The Most Interesting Things Aren’t Really Things

By Dave Scheidecker, THPO Field Technician

One of the questions I often get asked as an archaeologist is “What’s the most interesting thing you’ve found?”  It seems simple and straightforward, yet it’s always an odd question to try and answer. What’s interesting to most people and what’s interesting to an archaeologist often aren’t the same things.

Think of the first scene of Raiders of the Lost Ark (And if you haven’t seen it, go see it right now. I’ll wait). Indiana Jones sneaks into ancient ruins, deftly avoiding poison darts, spring loaded spikes that activate at the touch of sunlight, and the world’s largest bowling ball, to make it out with a priceless golden idol that was worth all the risk.

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There is nothing you can possess which i cannot take away… because unlike you i sought permission and worked with the local community.

But is it? Really, when you get down to it, it’s a statue made out of a shiny rock. Statues are nice, we can learn from them.  You can see the art style of the people who made it. What it represents could be something very important to the people who had it. Or it could mean they liked cats. But now think about that temple the statue was in. This is a temple that, among other things, has solar and pressure-plate activated booby traps. Ones that still work after centuries without maintenance! That beats out most warrantees you’ll get now. Think of what could be learned by studying that temple… if the team could survive.

For an archaeologist, the artifacts found can be individually remarkable, but the real importance is what they tell us about the site they were found in. All of the things we find and all of the data we collect are tied together. Context is everything. This is one of the reasons archaeology goes so much slower in the field than it does in the movies.

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Of course, we don’t deal with ancient spike traps much in regular archaeology.  Not just because few traps keep working long after the culture that built them has gone, but because the best information we get can come from the least glamorous places. The best information about how people really lived comes from the garbage. Yep, that’s right. We get far more information from their tossed out leftovers than we do from that statue. The true treasure trove is when you find the garbage pit. Bones of what people ate, broken dinnerware, tossed out tools… the pieces of life from all around the site are collected in one spot. The trash.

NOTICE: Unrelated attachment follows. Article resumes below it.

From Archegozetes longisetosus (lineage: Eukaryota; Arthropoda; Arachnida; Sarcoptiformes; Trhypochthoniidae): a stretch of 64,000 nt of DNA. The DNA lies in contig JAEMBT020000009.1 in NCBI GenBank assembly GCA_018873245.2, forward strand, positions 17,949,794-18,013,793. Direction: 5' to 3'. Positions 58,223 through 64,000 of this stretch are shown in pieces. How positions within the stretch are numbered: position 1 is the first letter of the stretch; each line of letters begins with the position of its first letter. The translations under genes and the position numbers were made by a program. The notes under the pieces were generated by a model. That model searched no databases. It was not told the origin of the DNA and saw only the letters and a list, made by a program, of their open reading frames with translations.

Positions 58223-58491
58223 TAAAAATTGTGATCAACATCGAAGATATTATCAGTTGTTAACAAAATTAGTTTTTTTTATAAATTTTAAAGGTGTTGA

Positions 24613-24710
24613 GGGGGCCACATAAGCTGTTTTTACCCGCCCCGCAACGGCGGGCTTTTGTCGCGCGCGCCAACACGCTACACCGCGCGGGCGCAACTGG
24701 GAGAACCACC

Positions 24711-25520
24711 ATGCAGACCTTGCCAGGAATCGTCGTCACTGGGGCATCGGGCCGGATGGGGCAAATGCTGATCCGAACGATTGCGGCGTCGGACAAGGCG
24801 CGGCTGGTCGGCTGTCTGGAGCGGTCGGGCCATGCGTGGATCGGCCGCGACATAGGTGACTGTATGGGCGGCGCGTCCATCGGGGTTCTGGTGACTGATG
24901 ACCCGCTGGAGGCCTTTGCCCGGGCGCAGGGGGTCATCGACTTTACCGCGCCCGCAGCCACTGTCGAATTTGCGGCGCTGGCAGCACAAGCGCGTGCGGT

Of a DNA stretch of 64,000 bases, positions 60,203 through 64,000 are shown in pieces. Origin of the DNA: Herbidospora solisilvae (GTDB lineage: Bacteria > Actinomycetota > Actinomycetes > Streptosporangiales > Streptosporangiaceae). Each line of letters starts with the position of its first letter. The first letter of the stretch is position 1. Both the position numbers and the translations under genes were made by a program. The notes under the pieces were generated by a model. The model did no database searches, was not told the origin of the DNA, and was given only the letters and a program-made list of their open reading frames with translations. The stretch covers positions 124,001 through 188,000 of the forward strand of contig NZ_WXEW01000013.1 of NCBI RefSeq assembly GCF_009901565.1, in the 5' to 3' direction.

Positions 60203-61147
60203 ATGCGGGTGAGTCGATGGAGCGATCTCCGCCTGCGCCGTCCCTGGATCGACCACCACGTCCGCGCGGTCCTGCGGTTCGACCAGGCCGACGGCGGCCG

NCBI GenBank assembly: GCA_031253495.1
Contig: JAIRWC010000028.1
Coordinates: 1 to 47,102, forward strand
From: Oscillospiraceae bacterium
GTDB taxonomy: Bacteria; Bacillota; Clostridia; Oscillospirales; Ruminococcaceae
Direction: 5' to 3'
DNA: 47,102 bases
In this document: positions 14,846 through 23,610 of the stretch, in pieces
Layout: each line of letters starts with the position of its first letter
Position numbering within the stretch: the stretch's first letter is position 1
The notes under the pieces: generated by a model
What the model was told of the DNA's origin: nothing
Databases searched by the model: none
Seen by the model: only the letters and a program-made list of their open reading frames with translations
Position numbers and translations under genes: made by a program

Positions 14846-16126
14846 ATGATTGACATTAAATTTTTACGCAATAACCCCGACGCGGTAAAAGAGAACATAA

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That’s right.  Wall-E is a better archaeologist that Indiana Jones.

All of these individual items, every artifact, is part of a larger context: the site itself. And not just the item itself, but how it was found. Where was it? How far underground? What was it near?  An arrowhead taken from a sight is a curiosity. An arrowhead found within a site is a piece of a puzzle, one that tells the story of the place and the people who lived there when it’s put together. And that is the real goal of archaeology, to preserve the legacy of the people.

The most interesting things most archaeologist find aren’t artifacts… they’re sites. Not every site that is important is easy to spot, and not every place is important to the same people. In ancient Greece scholars once put together a list of incredible sites that people should visit. The Pyramids of Egypt, the Hanging Gardens of Babylon, the Colossus of Rhodes, the Statue of Zeus, the Temple of Artemis,  the Mausoleum of Halicarnassus, and the Lighthouse of Alexandria… the Seven Wonders of the World.

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And so the Ancient Greeks invented the Travelogue…

Of all these ancient sites, only the Pyramids remain. The rest were lost through the ages, fallen into ruin, destroyed, or lost to memory (If you can know Halicarnassus without help from Wikipedia, then you know your history!). If this happened to such well known places, think of all the other places lost through the years. And not every site has such obvious importance to the people who don’t use it. Many sacred places with long and rich histories might seem like simple wilderness to those who don’t know. With the amount of construction and development going on in the world today, ancient sites and sacred spaces are constantly at risk of being bulldozed.

One of the most important jobs archaeologists have is preservation. We work to identify sites that are culturally and historically significant. We ensure that they’re not destroyed when we can, or that the knowledge is preserved if we can’t. Sometimes the most interesting thing found is a place that’s important to people, has a story, and is important to them. And that’s not a thing. But it is the best part of the job.

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